the carpenter is at stake.


I think I understand the words, but the sentence leaves me blank.


The carpenter may be of more than one mind on what to do. I don't mean that
the carpenter has a multiple personality. I mean that the carpenter may be of
more than one mind in just the sense that "more than one mind" is commnly
used. Some element in the carpenter's mind will have to gain the upper hand.
This will embody certain interests and efforts rather than others by the
carpenter in his/her life. Or maybe the carpenter will solve diverse problems
together with creative solution.

But whatever choice he makes it is his choice - his control wasn't at stake?

Now, one is free to devise an epicycle-filled "anthropo-nomy" in order to
describe intelligent beings while classing volition and decision-making
as mere means, but it's not particularly useful.


It's the basis of a whole branch of mathematics called decision theory, a
branch which is widely *used*.
They can use it all they like, that won't stop the terminology from being
inferior. Since we're talking about mathematicians, in whom eloquence is
rarer than speech in goldfish, my safe guess is that they're just using words
like "means" or "instrumentality" in sub-optimal ways. Economists talk about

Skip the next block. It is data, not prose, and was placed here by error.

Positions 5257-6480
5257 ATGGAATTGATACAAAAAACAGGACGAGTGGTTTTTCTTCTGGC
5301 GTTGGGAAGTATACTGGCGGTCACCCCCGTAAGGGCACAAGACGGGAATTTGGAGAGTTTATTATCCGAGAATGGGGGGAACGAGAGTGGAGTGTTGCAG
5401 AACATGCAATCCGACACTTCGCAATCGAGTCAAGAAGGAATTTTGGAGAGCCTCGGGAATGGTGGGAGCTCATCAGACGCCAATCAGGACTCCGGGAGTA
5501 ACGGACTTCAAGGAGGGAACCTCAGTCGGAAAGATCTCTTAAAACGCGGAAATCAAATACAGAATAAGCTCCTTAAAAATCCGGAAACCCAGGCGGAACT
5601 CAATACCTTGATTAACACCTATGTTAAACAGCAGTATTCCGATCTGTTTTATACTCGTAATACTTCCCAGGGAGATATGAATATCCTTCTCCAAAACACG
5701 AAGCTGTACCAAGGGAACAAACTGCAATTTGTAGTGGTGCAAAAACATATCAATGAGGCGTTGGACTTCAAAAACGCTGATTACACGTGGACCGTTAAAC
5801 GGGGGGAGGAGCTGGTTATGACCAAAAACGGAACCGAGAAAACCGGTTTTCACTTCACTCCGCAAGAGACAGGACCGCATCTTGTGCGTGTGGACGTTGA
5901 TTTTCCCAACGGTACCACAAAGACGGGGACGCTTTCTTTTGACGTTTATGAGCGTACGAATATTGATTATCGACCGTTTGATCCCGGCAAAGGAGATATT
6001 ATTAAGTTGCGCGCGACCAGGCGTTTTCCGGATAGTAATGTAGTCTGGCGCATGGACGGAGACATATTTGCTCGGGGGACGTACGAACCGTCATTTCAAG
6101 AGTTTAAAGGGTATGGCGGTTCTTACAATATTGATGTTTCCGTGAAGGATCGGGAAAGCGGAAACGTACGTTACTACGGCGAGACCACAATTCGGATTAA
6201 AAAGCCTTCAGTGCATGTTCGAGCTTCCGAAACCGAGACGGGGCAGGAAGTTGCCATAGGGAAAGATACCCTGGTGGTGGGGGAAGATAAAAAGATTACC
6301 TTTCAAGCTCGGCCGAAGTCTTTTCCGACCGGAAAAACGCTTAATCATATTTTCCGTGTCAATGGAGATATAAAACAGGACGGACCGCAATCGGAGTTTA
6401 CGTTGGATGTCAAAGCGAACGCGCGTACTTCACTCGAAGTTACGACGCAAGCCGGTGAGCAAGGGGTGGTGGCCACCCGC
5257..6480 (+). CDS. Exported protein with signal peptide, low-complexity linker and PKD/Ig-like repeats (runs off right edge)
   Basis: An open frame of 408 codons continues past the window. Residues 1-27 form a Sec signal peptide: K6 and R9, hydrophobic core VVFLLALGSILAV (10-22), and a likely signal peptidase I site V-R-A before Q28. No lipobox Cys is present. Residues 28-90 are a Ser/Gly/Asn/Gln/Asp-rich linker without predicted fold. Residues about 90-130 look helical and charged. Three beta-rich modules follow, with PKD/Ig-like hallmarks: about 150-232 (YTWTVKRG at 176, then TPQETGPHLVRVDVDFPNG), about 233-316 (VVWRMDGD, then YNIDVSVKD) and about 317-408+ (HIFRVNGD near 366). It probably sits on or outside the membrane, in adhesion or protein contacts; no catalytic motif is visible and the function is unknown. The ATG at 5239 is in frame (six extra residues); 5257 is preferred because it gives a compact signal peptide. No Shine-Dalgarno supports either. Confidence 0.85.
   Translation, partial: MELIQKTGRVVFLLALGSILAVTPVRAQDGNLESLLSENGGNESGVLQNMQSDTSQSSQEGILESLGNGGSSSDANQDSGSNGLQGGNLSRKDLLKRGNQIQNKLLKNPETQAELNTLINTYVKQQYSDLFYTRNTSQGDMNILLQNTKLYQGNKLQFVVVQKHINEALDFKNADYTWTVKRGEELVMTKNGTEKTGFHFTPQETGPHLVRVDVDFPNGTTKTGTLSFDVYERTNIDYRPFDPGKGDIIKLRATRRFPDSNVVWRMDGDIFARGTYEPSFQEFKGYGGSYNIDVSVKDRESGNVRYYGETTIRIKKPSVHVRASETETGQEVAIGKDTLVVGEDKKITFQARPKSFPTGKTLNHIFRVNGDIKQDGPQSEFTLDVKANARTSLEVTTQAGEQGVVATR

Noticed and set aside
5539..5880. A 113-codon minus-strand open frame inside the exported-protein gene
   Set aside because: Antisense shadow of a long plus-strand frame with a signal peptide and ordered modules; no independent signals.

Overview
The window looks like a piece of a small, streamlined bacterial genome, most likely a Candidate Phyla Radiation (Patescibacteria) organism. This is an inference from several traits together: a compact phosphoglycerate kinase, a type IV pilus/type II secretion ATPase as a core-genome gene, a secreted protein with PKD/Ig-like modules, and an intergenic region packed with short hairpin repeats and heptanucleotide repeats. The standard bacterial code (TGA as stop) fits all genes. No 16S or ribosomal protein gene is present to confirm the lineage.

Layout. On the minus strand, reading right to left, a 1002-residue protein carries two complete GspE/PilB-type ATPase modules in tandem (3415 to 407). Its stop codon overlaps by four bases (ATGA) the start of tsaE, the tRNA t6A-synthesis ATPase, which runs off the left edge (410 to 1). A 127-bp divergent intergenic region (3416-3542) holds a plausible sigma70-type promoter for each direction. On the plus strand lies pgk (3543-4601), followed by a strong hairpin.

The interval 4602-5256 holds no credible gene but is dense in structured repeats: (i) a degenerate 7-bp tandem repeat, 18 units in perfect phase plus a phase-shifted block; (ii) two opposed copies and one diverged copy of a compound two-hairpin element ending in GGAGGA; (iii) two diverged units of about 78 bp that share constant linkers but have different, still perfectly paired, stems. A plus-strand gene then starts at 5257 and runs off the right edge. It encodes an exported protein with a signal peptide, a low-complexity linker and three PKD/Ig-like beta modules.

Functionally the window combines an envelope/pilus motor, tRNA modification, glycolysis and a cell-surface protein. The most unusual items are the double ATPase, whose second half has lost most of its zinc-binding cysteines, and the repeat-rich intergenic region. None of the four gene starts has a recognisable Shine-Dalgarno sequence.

the inherent value which people ascribe to things but they call it "utility
value." Unfortunately I can't recommend contemporary lit. depts. as any sort
of remedy.

I'd recommend contemporary lit depts as sources of disease. :-)

Anyway, I see no reason to take such terminologies seriously --
it's useless and counterproductive when the purpose is understanding.

One way of understanding the mind is to create an artificial one. People who do that find the terminology useful. See for example John McCarthy's writings on robots and self-awareness.

Another way to see this is by a set of examples comprising an exhaustive
set of a certain kind of combinations of the two.


What two - you seem to introduce a lot more than two things below?


1. Choice and decision-making. 2. Means, methods, practices.

Then I combine those two things in four ways.

Oh, OK. So choice about means is economics - but isn't it also engineering? And don't generals choose the means the means to attack or defend? I guess "with regard to" seems very vague to me.

Or maybe a lot of categories we've invented for the work.


Politics & martial affairs; business; management & compliance; skills of
labor & cooperation -- "invented categories"? That's not a serious remark.

Why not? I could also categorize the same actions as communication, calculation, and physical labor? All categories are invented. My point was that simply classifying something according to a lot attributes doesn't make that something any bigger (or smaller).


I'm always suspicious of schemes with "Levels".  Sometimes the schemer
invents the levels to put his opinions at the highest (and implicity, the
best) level.


I was talking about Tegmark's Levels and correlations thereto, as I mentioned
that I thought I should try to bring the discussion "back to the Everything,"
I'm not aware of high-low valuations among those Levels.

OK.

Brent Meeker